Slater recommends investigating KEE membranes mainly for low-slope roofs. If weather is a problem and you need to access the roof – for example, to make quick emergency repairs during a storm until a more permanent solution can be found – consider putting up a tent over the affected area, which E/P Roofing used to protect each section of roof as crews installed the new membrane.

3) Specify Carefully for Sensitive Situations

The Bata Shoe Museum required a tough, durable solution for its re-roofing project. The downtown Toronto mainstay houses over 1,000 priceless, irreplaceable artifacts spanning 4,500 years of history, which necessitated a flame-free installation that was “leak-proof right from the word go,” explains Mark Baxter, Vice President of Business Development for Semple Gooder Roofing Canada, which installed the new roof.

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Complicating matters, the museum was set to stay open during the re-roofing project, narrowing the field of material options to odorless roofing systems. In addition, the museum is located on a busy Toronto street, which required careful thought about how to avoid exposing passersby to anything hazardous.

Ultimately, the museum owners chose a two-ply modified system with a granulated cap sheet that could stand up to the elements. The cold-applied sheets eliminated the risk of setting the building on fire during torching, and the field and flashing adhesives are both odorless to avoid disturbing museum visitors and people in the building’s vicinity.

“This roof should be able to last 30 years, though it will need to be maintained,” Baxter says. “Sealants at penetrations should be updated every few years before they crack and degrade. An annual inspection of your roof is important so you can clear debris and clean your drains. It’s also not a bad idea to go up and make sure everything is fine after any wind event or major storm – just make sure that everything looks the way it should. The key is trying to stop issues before they let water into the system.”

4) Consider Cool Roof Coatings

The Naval Aviation Museum in Pensacola, FL, was experiencing substantial cooling costs. The enormous structure absorbed the Florida sun with roughly 100,000 square feet of black asphalt roofing and another 105,000 square feet of black EPDM, which heated up to 175-180 degrees F. when the ambient temperature reached 100 degrees or higher.

A 2004 application of a cool roof coating was so successful that when the warranty expired in 2015, Naval Facility Engineering (NAVFAC), the Naval command that builds and maintains facilities, decided to renew the original warranty by having additional coats applied.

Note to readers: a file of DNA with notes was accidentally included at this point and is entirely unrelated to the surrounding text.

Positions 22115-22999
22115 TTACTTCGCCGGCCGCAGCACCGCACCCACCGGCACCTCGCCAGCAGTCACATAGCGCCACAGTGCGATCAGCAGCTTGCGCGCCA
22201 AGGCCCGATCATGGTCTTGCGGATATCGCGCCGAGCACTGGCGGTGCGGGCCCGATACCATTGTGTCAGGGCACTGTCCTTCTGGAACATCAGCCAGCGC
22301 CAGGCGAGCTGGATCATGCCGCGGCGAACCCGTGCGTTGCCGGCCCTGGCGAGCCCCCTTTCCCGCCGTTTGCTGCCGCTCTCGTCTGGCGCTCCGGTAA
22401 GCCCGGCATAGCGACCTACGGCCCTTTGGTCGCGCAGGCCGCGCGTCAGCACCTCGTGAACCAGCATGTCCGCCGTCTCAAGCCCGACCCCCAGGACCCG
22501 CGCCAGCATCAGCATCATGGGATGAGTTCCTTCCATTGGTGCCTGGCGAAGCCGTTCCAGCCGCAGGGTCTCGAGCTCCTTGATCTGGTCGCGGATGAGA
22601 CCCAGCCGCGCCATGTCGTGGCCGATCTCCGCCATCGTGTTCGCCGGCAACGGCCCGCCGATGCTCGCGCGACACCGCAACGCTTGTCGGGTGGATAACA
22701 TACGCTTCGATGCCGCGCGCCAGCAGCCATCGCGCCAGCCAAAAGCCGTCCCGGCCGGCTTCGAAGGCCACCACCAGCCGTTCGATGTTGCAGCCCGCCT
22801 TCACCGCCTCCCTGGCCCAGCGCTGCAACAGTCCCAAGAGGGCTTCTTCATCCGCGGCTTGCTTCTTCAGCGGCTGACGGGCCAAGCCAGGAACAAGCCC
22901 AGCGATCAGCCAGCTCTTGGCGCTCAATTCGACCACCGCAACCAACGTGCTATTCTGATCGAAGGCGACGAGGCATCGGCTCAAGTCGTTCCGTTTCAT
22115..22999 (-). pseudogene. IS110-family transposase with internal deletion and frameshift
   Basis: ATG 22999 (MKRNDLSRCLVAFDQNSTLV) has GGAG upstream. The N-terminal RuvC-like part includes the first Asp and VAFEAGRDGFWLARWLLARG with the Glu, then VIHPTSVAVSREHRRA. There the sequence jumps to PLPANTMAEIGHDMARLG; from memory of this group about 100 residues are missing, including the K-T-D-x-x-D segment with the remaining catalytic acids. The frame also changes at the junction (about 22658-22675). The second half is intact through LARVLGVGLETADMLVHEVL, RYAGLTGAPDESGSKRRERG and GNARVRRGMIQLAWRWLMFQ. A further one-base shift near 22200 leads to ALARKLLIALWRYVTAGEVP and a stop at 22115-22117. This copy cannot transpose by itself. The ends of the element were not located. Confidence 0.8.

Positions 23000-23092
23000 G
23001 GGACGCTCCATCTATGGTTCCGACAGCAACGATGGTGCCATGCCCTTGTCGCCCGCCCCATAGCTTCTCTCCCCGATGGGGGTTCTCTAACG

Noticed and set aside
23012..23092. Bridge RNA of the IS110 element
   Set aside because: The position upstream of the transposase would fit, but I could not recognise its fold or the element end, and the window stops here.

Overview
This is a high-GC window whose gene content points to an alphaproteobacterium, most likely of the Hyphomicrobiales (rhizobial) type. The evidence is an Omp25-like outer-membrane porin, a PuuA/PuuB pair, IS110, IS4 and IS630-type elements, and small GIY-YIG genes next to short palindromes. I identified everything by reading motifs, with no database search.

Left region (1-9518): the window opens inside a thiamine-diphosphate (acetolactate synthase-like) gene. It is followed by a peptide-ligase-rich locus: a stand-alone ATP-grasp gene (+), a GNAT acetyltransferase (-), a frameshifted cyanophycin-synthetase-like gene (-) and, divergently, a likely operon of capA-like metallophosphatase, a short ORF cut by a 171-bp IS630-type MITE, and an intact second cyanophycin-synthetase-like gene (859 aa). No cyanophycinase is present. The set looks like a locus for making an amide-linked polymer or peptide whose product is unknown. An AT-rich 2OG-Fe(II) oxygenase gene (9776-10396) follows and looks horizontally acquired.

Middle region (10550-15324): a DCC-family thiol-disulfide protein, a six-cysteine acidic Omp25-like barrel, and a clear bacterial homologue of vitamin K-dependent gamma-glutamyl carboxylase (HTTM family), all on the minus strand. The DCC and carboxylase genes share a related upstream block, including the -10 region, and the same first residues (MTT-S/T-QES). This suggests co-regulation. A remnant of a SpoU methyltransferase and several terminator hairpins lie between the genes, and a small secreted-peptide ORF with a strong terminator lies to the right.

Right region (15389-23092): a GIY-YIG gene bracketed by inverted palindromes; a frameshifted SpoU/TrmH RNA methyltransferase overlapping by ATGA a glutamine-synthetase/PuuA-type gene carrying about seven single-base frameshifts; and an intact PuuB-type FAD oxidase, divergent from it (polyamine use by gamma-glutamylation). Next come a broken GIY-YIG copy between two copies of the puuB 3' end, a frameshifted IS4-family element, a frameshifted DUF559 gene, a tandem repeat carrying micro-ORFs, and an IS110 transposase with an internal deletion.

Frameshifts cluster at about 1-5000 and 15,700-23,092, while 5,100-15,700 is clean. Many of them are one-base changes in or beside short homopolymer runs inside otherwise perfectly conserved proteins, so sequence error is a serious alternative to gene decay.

The roof was pressure-washed to remove the jet fuel and carbon contaminates from the active Naval airstrip 500 yards away, and a few areas received extra attention, though most of the original seams remained tight. Ponding water areas were reinforced with layers of waterproof membrane and polyester for extra durability.

“With the renewed cool roof system, the roof doesn’t heat up much over the ambient temperature, so when it cools down to 75 or 80 degrees F. at night, there’s only a 20% temperature flux instead of 40 to 50%,” explains Dean Boddiford, Southeast Regional Director for Astec Re-Ply Roof Systems and Insulating Coatings Corporation, which provided the museum’s cool roof coating. “The building’s roof is not moving like it was before when it was expanding and contracting at a greater rate. The reflective roof also keeps the membrane underneath protected and means that repairs are usually pretty minimal. Typically, flashings on black rubber and asphalt roofs break down from UV degradation like old rubber tires over the years; the sun just tears them up.”

5) Watch for Waterproofing Failures

The U.S. Social Security Office in New Rochelle, NY, was in a bind. Leaks in the roof were allowing water to migrate into the building, but limited capital reserves meant that a new roof wasn’t economically feasible. Further examination revealed that moisture was also entering the brick on the interior of the 4-foot parapet wall, where repeated freeze-thaw cycles were causing the brick to break.

“If they’re getting moisture, then they’re getting mildew and water itself coming in,” explains Scott Gayle, National Sales Manager for American WeatherStar. Gayle inspected the existing built-up roof to see if a warranted roof system was feasible and determined that a proprietary 15-year urethane-silicone coating would seal up the troublesome BUR system and protect the building from further damage. To shore up the bricks, roof boards were mechanically fastened to the structure and a fabric reinforcement was installed over the joints of the boards. This created a solid surface for the coating to adhere to and “made for a much better looking job than just trying to coat bricks,” Gayle notes.